Tailwater Lodge in Altmar is expanding; Harborfest is making plans for this summer
COVID-19 pretty much shut down the county’s tourism in 2020.
Bed tax, one of the county’s data measurement tools, was down in 2020 (from 2019, pre-COVID-19).
Things have started to improve, county officials said.
As for the number of fishermen visitors last season, the county doesn’t have that data yet. So, it’s still too early to know the results.
However, fishing charter captains were very busy last year. And, the river guides reported a strong year as well.
Some places have an eye on future tourism.
Tailwater Lodge in the town of Albion, for example, is planning to expand this year. They cater mostly to anglers and snowmobilers. However, they are branching out with an events venue and more.
“They will be adding a two-story addition to their existing facility. It will include 21 one- and two-bedroom suites,” according to L. Michael Treadwell, executive director of Operation Oswego County.
Dave Turner, director of the county’s Department of Community Development, Tourism and Planning, expects to see a better year ahead for tourism and business growth in general. “Accordingly, we have returned our marketing efforts to pre-pandemic levels in places where those opportunities exist.”
Eva Corradino helped organize and oversaw the Oswego Visitor Center as part of her volunteer position as chairwoman of the city’s promotion and tourism advisory board.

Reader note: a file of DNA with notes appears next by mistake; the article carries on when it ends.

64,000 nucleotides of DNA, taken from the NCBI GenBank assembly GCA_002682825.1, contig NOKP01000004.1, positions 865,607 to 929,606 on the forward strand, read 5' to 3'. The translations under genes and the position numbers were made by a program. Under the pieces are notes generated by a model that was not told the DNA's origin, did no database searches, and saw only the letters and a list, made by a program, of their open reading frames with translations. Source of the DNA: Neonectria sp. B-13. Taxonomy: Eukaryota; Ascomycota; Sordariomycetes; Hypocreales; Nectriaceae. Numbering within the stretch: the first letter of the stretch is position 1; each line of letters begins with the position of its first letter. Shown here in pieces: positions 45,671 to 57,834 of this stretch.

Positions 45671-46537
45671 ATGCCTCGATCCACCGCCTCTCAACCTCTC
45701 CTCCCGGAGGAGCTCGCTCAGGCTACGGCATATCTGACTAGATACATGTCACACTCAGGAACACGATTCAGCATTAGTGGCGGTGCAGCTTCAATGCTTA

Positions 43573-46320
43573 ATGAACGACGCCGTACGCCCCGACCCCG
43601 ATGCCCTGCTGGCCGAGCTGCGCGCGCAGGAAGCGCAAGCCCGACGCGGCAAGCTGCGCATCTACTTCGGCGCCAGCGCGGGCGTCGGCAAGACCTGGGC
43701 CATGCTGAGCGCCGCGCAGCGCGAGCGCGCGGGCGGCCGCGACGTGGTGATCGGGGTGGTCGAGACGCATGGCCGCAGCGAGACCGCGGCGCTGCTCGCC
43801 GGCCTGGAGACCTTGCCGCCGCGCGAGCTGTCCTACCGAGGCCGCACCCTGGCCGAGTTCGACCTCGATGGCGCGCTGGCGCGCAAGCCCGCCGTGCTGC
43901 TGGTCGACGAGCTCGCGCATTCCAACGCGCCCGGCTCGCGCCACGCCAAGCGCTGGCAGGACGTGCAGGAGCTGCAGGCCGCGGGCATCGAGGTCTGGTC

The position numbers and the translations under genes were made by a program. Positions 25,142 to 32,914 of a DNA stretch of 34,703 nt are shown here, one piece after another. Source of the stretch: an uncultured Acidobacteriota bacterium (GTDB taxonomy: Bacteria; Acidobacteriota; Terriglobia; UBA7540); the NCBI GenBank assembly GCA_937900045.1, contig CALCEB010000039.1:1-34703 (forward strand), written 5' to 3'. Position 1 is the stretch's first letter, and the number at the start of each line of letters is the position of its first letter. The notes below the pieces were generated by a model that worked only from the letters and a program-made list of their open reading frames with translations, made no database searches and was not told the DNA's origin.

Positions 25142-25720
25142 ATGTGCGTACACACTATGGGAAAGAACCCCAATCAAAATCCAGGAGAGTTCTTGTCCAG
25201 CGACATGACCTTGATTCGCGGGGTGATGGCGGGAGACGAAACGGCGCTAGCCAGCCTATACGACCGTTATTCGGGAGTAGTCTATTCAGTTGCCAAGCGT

The Oswego Visitor Center opened in August and closed the second week in October last year.
“August through the Labor Day weekend, not surprisingly, had the most visitors.” Corradino said.
During that span, they had people visiting from several areas in New York: Watertown, Rochester, the Southern Tier and New York City to name a few.
Out of state visitors hailed from as far west as: California, Oregon, Nevada, Oklahoma and Wisconsin.
Travelers also represented Florida, New Jersey, Connecticut, Virginia and “quite a few from Pennsylvania” as well as other states, Corradino said.
“It seems people were traveling a lot by car, perhaps feeling it safer than flying. Many had done web searches, looking for things drivable from their homes and found Oswego that way; a small town with a lot to offer,” she said.
The lake and river (boating and fishing) and the Oswego Speedway are a big draw. But museums and parks are a draw, also, she added.
The Maritime Museum was not up to pre-pandemic level yet. But its boat tours to the lighthouse were very well attended.
The Oswego County Historical Society’s Richardson-Bates House Museum had a record number of visitors from all over, once they finally opened in July 2021. They didn’t open at all in 2020.
Baseball and softball tournaments brought a lot of families into the Port City, filling local hotels and keeping restaurants busy.
“In my opinion, there was less COVID-19 fear or hesitancy in the summer of 2021,” Corradino said.
One positive sign tourism is picking up in 2022 is Harborfest.
“We have started the planning process for 2022,” said Pete Myles, executive director of Harborfest. “There is not much to share at this time. We are hoping for great attendance!”
Featured image: Oswego River in summer.